Communication And Culture
| Genre Study in Film
C397 | 1016 | Naremore
Meets with C592 1022
Topic: The Film Noir
Films shown 7-9:30pm R
The term "film noir" was first used by French movie critics to
describe a group of shadowy, mysterious Hollywood thrillers of the
1940s--pictures about private eyes, femmes fatales, criminal gangs, and
lovers on the run. Over the next fifty years, the term was adopted by
critics and filmmakers throughout the world, and it has become one of the
most amorphous yet important categories in American cultural history.
Virtually every major American director of the sound period has made at
least one "film noir," and the classic thrillers of the 1940s still have a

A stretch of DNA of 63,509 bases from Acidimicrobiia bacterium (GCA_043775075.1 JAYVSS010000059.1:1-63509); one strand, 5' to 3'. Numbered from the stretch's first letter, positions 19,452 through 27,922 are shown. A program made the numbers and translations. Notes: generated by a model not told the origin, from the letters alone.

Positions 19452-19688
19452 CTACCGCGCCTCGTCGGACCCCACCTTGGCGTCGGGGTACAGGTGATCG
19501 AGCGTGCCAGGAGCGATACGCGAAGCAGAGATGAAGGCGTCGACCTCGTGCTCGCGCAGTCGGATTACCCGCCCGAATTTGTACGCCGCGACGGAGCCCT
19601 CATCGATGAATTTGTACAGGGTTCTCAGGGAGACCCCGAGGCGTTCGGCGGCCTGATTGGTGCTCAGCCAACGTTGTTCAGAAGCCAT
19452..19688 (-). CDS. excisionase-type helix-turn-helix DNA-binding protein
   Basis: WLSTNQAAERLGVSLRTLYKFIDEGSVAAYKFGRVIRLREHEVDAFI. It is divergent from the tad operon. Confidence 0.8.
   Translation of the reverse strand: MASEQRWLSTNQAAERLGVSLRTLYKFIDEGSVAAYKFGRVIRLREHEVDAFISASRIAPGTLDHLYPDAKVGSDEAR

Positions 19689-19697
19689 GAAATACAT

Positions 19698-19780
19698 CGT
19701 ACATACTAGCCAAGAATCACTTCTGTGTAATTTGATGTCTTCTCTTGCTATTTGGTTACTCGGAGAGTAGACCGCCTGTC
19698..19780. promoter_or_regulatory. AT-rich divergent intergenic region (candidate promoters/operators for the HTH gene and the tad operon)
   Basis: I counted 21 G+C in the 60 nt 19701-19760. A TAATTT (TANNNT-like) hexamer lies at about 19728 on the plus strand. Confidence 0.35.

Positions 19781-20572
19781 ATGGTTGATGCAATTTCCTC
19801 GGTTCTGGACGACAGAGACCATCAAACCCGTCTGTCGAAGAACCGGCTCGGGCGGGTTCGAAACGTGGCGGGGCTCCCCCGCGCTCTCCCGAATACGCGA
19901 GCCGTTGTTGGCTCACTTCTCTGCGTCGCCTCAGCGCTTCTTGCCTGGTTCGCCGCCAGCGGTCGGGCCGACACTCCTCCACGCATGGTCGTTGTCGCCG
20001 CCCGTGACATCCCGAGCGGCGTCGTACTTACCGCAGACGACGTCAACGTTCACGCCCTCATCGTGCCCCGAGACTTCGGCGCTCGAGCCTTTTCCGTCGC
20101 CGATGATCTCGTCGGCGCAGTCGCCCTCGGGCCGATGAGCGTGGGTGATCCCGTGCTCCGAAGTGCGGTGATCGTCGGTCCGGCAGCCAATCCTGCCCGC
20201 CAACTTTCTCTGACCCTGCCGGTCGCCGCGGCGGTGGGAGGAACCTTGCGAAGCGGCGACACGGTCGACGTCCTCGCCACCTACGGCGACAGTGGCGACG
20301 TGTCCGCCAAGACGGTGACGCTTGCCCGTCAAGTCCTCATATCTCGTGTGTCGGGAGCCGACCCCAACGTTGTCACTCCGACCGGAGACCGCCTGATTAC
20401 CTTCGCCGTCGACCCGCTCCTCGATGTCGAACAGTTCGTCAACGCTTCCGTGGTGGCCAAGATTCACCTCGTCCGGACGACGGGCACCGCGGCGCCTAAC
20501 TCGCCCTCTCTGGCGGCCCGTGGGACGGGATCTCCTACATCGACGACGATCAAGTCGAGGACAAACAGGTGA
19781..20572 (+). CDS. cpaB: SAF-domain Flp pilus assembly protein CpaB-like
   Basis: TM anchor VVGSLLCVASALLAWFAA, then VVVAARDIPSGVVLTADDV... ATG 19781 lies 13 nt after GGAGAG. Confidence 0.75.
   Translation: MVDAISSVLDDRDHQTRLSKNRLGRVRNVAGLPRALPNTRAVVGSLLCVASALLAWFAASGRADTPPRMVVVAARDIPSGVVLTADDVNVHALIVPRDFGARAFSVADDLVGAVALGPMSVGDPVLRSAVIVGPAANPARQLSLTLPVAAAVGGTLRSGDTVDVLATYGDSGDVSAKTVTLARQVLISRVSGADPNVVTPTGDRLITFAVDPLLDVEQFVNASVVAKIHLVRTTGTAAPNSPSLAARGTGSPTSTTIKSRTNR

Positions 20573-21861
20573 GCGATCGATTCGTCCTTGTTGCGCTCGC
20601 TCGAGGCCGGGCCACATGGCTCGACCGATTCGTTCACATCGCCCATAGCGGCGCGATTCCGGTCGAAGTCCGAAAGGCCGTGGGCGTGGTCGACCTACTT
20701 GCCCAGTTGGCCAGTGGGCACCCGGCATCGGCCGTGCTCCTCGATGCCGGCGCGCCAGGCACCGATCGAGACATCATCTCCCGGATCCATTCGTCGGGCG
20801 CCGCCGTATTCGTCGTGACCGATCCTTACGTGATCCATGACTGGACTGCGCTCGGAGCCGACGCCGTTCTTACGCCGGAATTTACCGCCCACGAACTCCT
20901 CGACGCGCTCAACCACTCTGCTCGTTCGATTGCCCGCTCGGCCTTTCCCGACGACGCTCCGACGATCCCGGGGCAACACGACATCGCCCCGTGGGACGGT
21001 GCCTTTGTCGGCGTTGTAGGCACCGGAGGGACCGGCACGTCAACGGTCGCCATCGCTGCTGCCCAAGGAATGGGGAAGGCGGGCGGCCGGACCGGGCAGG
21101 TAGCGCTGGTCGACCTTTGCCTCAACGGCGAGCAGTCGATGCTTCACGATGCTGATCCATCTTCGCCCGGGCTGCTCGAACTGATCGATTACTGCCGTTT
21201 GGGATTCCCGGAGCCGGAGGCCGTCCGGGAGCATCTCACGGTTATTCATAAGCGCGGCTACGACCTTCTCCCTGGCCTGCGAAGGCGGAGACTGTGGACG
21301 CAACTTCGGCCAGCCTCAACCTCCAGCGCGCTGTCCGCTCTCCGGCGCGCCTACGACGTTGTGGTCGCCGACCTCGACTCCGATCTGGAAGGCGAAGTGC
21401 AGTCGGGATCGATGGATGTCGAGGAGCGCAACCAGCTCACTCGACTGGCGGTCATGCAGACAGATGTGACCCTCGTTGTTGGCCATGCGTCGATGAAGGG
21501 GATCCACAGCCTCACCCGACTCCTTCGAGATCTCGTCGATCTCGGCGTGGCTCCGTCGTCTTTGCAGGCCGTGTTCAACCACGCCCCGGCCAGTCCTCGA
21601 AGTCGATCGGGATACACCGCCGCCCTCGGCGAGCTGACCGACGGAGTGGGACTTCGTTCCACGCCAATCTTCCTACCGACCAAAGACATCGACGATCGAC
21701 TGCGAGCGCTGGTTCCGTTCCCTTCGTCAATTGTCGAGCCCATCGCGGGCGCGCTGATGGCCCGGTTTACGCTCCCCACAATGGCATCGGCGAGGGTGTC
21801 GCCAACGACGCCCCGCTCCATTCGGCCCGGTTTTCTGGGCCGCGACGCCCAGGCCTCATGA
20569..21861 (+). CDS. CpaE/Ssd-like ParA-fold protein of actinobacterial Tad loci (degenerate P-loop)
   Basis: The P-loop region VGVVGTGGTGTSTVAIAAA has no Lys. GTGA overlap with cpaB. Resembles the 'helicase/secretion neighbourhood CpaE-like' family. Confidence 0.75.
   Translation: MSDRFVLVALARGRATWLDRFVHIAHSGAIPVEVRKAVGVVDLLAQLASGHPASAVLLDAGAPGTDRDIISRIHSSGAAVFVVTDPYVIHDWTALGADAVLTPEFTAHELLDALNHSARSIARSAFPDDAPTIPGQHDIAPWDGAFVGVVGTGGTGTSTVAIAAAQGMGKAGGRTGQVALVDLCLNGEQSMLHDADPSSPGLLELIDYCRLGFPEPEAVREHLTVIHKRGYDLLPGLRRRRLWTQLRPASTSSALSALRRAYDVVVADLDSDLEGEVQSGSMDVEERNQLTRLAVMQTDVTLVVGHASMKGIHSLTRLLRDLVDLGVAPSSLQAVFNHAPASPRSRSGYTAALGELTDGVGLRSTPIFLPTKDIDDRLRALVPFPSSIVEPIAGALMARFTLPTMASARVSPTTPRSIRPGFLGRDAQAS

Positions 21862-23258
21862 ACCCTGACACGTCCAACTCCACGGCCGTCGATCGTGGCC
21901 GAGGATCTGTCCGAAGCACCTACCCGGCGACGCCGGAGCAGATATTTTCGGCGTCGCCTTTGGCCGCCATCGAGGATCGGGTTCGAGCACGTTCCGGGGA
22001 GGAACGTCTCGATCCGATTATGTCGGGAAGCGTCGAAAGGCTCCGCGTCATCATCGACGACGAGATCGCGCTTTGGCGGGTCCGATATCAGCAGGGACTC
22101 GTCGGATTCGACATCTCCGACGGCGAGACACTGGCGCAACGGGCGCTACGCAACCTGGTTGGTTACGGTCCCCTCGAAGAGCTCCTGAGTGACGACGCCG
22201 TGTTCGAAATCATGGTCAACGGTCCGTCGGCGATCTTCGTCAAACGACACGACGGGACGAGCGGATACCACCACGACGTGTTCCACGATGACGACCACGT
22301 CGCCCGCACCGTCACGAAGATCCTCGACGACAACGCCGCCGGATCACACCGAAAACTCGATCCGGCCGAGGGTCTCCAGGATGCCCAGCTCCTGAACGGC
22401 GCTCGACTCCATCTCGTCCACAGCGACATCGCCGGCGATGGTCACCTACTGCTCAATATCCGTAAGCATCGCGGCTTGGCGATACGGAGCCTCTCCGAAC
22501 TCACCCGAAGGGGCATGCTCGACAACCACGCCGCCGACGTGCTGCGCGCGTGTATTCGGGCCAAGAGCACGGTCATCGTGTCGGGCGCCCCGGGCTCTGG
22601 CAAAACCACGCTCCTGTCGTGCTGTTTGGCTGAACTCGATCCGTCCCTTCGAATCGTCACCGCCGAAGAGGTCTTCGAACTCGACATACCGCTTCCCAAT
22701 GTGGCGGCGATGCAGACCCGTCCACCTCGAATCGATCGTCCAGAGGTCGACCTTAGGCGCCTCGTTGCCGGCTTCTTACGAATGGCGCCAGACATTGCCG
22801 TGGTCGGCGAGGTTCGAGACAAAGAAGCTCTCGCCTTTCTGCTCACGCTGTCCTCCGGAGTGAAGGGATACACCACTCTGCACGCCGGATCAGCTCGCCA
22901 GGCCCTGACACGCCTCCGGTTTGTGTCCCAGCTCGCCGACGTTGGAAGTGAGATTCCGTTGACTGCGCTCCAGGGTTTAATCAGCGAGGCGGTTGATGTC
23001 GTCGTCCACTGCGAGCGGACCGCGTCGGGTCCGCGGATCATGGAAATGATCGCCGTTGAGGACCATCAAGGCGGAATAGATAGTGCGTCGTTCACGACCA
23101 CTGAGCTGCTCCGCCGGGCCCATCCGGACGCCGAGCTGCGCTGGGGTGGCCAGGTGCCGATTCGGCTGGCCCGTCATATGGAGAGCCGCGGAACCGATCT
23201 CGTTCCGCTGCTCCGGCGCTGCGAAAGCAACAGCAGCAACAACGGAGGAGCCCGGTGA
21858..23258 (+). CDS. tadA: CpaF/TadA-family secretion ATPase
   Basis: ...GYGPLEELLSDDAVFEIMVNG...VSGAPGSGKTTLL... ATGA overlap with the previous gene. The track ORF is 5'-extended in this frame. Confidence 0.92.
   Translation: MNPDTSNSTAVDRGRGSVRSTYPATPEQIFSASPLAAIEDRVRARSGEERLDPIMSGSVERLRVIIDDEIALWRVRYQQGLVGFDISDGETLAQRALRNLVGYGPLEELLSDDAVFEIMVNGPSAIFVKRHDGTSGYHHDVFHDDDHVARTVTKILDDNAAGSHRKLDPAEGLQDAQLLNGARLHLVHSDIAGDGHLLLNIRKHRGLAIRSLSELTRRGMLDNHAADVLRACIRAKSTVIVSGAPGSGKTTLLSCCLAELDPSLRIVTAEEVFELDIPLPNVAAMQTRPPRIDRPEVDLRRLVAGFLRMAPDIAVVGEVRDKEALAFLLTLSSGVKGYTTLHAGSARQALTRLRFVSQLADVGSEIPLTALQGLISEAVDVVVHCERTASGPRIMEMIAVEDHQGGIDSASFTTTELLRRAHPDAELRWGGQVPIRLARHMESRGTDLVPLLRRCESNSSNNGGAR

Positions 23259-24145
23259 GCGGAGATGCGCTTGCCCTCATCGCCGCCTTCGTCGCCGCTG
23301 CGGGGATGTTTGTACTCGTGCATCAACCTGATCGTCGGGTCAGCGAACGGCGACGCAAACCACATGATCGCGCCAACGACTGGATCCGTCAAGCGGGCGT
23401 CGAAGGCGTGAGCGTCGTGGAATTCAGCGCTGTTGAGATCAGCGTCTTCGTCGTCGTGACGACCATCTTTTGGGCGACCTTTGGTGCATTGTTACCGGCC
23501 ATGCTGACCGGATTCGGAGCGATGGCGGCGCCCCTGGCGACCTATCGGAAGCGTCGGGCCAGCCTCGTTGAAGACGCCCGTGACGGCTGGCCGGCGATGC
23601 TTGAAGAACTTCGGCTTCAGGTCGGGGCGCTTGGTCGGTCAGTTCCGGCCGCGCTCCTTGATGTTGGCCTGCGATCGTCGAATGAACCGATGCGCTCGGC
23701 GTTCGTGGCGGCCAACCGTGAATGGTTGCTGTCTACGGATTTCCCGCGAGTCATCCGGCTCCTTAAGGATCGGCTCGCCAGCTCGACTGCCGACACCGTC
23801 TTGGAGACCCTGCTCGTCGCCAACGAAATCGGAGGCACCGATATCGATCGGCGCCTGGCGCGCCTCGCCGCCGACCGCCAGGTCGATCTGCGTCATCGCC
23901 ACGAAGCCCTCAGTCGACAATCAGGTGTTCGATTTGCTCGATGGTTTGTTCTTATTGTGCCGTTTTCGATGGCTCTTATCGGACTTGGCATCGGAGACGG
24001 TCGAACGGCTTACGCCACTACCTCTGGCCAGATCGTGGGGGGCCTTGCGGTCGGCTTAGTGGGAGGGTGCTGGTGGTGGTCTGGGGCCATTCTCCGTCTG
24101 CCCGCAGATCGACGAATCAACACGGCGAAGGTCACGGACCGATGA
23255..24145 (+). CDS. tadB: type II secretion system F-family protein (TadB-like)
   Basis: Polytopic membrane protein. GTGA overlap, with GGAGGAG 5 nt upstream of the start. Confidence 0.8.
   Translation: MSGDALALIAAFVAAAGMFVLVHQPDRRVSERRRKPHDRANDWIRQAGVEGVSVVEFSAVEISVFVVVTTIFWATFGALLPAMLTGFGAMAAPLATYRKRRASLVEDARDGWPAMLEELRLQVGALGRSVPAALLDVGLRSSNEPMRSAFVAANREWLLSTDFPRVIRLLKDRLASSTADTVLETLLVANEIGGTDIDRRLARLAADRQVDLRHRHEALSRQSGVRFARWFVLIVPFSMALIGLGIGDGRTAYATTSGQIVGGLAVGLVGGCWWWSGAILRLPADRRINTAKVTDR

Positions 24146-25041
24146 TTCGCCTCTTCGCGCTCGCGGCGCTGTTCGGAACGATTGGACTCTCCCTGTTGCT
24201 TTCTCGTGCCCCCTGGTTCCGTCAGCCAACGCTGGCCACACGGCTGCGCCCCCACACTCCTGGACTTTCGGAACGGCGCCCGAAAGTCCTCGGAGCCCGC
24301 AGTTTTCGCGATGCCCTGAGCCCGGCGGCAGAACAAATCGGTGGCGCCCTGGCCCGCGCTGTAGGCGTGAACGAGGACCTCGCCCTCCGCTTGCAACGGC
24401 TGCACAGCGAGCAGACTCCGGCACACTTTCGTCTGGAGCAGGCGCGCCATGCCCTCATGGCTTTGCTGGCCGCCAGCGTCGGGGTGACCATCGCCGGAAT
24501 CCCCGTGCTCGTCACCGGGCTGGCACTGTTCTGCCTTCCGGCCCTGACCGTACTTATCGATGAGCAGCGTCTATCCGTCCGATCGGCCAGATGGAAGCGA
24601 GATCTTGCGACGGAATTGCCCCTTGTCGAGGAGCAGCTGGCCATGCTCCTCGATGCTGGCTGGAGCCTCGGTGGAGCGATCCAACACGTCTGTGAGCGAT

powerful hold on the contemporary imagination.
This course will survey the history of American film noir,
including major studio features such as Double Indemnity and Laura,
B-pictures such as Detour and Gun Crazy, and "neo-noirs" such as Pulp
Fiction and Devil in a Blue Dress. We will emphasize several issues,
including the literary sources of film noir, the changing patterns of
Hollywood censorship and politics, the economics of film production, and
the evolution of movie style since the 1940s.
A weekly series of films will be shown in conjunction with the
class. (The bulletin lists these showings at 6-9:30pm on Thursdays, but
we can start as late as 7pm, depending on what time the class would
prefer.) The course will be made up of both lectures and discussions.
Readings will include a short novel, a reference book, a textbook, and a
small collection of critical writings. Grades will be based on attendance
and participation, two written examinations, a 2-page "diagnostic" essay,
and a 7-page critical paper.
This class may be used for credit by students who are working
toward a Certificate in Film Studies.